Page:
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The Legislative Session Ends, But At What Cost?

Stephen Koranda
KPR/File photo

Emotions ran high, the political atmosphere was tense, and Governor Brownback reportedly “choked up” in a meeting with legislative leaders before the Kansas legislature ended its 2015 session at 4:00 a.m. on a Friday, when the House passed the largest tax increase in Kansas history.

Critics argue that the legislative session did not produce a fair and equitable tax system. The most significant measure adopted is the increase in the sales tax from 6.15 percent to 6.5 percent, which is expected to generate $164.2 million. Critics charge that this regressive tax makes poor people even poorer. Also, many poor people smoke, and they will pay 50 cents more for a pack of cigarettes. One carrot for the poor is that income taxes for 2016 are eliminated for 380,000 low income families.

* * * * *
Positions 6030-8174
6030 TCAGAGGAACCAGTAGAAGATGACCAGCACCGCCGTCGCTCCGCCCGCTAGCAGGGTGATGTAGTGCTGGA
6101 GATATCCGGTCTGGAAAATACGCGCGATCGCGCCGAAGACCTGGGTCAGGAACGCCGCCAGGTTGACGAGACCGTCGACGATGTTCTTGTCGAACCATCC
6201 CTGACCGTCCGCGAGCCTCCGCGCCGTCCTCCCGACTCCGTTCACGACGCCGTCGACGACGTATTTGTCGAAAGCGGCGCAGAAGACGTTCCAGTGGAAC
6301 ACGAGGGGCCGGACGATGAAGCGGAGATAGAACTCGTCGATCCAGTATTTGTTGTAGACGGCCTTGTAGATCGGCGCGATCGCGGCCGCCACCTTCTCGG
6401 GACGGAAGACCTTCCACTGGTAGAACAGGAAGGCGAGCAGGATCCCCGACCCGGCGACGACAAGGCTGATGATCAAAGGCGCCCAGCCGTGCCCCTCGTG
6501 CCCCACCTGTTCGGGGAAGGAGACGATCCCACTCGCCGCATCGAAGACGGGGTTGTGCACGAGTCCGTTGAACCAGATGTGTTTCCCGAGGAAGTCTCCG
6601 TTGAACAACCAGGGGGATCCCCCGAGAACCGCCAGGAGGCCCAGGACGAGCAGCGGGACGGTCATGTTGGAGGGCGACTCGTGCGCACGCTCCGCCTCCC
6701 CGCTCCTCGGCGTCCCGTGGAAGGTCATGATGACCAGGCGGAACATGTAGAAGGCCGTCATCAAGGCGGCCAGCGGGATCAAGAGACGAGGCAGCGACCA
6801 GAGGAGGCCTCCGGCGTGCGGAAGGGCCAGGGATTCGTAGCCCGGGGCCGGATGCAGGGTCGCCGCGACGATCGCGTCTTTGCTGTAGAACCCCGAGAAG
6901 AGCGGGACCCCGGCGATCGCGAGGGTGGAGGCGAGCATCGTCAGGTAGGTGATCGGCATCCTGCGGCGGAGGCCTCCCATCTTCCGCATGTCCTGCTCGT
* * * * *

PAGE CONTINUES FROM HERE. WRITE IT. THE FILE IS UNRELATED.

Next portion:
It is doubtful that the revenue and tax policies adopted during the legislative session will fix the state’s revenue problem. One reason is that about one-half of the monies to plug this year’s deficit of $800 million came from one-time transfers from other state accounts such as transportation. Governor Brownback remains steadfastly committed to the 2012 income tax cuts for more than 300,000 business entities, which critics charge are the main reason for revenue shortages. In fact, the Governor praised the legislature for supporting his “pro growth” policies.

How many of the 165 legislators will not run for election next year after experiencing depression and frustration during this legislative session? One House member told me that this session was so grueling that he will not run again if the state has similar fiscal problems in the 2016 session. Also, will incumbents who reneged on a campaign pledge under pressure and voted to raise taxes want to stand for election against a challenger and face the wrath of Grover Norquist and Americans for Prosperity and the reminder about that campaign pledge?

What can we expect for the state’s future? As the Chinese would say, “May you live in interesting times.”

Dr. Ken Ciboski is an associate professor emeritus of political science at Wichita State University.